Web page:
On Thursday, May 30, 2019 the Environmental Arts and Humanities Initiative hosted the Fifth Annual Graduate Student Conference at the Memorial Union.  The keynote speakers for the afternoon session of the conference were Rebecca Robinson and Stephen Strom, the authors of the ethno-photographic book Voices from Bear Ears: Seeking Common Ground on Sacred Land.  Robinson is an anthropologist, journalist, and storyteller, and Strom a retired astrophysicist and lifelong photographer.  They are also family.  Strom is Robinson’s grandfather, and this familial collaboration resulted in the book that was published by The University of Arizona Press in 2018.

Voices from Bears Ears was a project created with the purpose of giving a voice to a group of Native American peoples that were trying to protect their ancestral and sacred lands from the financial exploration of mining and other resource extracting companies, such as oil.  The Bears Ears landscape in San Juan County, which is located in southeastern Utah, is the ancestral home and sacred lands of the Navajo, the Hopi, the Northern Ute, and the Zuni tribes.  This culturally and spiritually rich landscape became more widely known throughout the U.S. in late 2016, at the end of President Barack Obama’s presidency, when 1.35 million acres of public lands were designated by the president as the Bear Ears National Monument.

Bears Ears is full of indigenous history and is of unsurpassed natural beauty. However, it is also full of controversy.  This is especially so after current President Donald Trump reduced the area of the National Monument by eighty five percent in December of 2017.  This reduction was welcomed by those who opposed the monument in the first place, and opposed by those who, for a long time, had fought for the protection that would inherently come from the National Monument designation.

Robinson and Strom sought to give voices to those on both sides of the argument.  On one side, the five Native American tribes that formed a coalition to actively and aggressively push for the creation of the monument, thus protecting their ancestral and sacred lands.  On the other, those who devoutly speak of their Mormon heritage, and of their right over the land which was settled by their pioneer ancestors under divine guidance.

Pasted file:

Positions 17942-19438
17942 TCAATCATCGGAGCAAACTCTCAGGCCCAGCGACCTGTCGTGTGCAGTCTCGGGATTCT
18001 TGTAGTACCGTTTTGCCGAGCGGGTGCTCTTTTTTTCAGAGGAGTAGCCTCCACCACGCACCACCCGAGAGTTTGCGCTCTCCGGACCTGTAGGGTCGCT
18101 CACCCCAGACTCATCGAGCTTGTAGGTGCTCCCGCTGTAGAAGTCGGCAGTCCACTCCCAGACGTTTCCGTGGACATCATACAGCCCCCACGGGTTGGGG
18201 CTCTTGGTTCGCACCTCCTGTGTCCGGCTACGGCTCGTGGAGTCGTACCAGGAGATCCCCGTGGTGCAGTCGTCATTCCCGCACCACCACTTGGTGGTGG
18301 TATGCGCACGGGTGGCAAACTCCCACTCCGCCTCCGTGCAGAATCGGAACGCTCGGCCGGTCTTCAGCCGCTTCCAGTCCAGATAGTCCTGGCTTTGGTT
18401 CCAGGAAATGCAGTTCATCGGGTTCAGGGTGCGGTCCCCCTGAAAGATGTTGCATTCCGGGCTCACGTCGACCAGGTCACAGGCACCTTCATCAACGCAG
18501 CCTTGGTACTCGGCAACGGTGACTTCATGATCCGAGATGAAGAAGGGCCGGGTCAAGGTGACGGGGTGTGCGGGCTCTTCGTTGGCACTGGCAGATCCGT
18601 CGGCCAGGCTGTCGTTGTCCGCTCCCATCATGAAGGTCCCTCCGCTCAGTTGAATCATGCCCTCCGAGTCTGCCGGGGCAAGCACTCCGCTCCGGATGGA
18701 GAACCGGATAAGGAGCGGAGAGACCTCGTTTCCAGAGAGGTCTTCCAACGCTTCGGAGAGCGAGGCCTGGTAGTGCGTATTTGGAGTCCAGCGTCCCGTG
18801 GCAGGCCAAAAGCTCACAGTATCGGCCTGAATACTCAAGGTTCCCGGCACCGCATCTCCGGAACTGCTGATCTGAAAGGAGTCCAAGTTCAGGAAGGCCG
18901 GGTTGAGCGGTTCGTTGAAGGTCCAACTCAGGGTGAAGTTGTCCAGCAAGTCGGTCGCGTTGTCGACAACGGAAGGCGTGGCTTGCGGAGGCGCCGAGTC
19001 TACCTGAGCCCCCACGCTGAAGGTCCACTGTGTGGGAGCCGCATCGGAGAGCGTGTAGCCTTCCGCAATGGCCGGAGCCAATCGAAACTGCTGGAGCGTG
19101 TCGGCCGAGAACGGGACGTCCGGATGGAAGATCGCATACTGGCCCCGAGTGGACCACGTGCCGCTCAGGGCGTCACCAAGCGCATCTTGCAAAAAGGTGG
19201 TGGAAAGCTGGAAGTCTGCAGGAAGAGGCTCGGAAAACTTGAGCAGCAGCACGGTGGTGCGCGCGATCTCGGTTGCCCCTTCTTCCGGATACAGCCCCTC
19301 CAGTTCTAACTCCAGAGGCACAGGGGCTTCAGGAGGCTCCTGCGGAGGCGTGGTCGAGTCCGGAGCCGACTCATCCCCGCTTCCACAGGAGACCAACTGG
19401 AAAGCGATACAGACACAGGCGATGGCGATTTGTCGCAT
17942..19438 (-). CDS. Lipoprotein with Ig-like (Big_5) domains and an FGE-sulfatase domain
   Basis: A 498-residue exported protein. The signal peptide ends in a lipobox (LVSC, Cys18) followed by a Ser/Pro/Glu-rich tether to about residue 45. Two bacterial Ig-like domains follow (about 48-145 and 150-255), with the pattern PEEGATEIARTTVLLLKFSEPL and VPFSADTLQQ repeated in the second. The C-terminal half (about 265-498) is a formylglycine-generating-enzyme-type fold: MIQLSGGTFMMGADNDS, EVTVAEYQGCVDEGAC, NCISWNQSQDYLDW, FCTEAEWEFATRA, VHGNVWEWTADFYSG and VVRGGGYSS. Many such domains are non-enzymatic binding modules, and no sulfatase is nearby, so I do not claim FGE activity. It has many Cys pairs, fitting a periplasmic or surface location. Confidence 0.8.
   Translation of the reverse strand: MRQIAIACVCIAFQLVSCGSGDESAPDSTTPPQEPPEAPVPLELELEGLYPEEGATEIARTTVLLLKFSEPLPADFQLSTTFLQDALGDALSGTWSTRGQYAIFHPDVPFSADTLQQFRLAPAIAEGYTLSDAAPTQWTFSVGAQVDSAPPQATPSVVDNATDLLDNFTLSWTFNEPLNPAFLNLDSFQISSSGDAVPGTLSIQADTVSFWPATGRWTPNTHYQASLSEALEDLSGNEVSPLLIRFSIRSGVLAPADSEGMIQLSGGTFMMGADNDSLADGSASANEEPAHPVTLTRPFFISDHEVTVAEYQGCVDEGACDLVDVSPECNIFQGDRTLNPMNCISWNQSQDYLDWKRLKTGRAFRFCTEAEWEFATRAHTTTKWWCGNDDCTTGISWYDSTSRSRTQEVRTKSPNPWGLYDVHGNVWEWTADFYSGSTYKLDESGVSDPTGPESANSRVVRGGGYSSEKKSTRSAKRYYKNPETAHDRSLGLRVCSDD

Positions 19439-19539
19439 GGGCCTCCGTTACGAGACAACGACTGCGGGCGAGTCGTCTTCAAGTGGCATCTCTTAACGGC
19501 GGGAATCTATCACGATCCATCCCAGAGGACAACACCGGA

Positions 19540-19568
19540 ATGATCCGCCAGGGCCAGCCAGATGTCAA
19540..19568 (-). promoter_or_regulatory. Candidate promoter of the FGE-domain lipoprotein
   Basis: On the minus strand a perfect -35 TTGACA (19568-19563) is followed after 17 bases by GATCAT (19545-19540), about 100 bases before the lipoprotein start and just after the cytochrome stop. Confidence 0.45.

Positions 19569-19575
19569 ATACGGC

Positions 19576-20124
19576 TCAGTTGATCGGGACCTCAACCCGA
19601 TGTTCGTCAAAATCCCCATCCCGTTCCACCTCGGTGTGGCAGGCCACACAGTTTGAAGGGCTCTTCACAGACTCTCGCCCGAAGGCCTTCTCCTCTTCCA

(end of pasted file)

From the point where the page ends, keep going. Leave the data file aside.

During the presentation, Robinson and Strom shared with the audience stunning photographs of Bears Ears, along with recordings from the Native American tribal coalition leaders. One of the recordings was of a Navajo activist named Mark Maryboy, who became involved in local and state politics, and was the first Native American to ever hold an elected office in the State of Utah.  Maryboy entered politics, according to Robinson, in order to better help the local Native populations in their economical struggles after the collapse of uranium mining in San Juan Country, but who was also instrumental in securing the protection of Bear Ears.  Maryboy was also part of a local organization of Native American tribes that mapped all of the historical and sacred sites in the area, thus creating a map of those sites that ended up being used by the Obama administration as the boundaries for the 1.35-million-acre national monument.

Robinson and Strom also shared the voice of Phil Lyman, a white European man, and local Mormon business owner.  Lyman was one of the most vocal oppositionists toBear Ears.  He was a Utah State representative who entered the political world in order to share more amply his views about Bears Ears, and to oppose the interference of the federal government on local matters.  According to Robinson and Strom, a substantial amount of tension existed between local white Europeans and the Federal Government since most of the land in that area is public land managed by the Federal Government.  To persons like Phil Lyman, Robinson explained, the designation of the national monument at Bears Ears was yet another example of Federal interference in local land matters and was seen by Lyman, and his supporters, as an enormous “land grab” that has increased tensions in the area.  However, despite this strong opposition to Federal interference in the creation of the national monument, Lyman admitted that the national monument status of Bear Ears would end up, in the long run, generating the much-needed economical boost that the area desperately needs.

The presenters concluded by sharing the voices of two more individuals that were interviewed for the book, a local white European rancher and a Native American administrator for the coalition of five tribes.  Both persons showed admiration for the land, with the rancher -who had been living in the region all her life – siding with the Native Americans, and going a step further by wanting the land to be designated a wilderness area, which would completely close it off to human interactions.  However, she understood that such a designation was far-fetched but felt that a compromise was going to be needed so that all sides in the debate would have at least a part of what they wanted.  Robinson did point out that regardless of which side a person is on, people on both sides shared a reverence for the land, and an overarching theme that Bears Ears was who they were.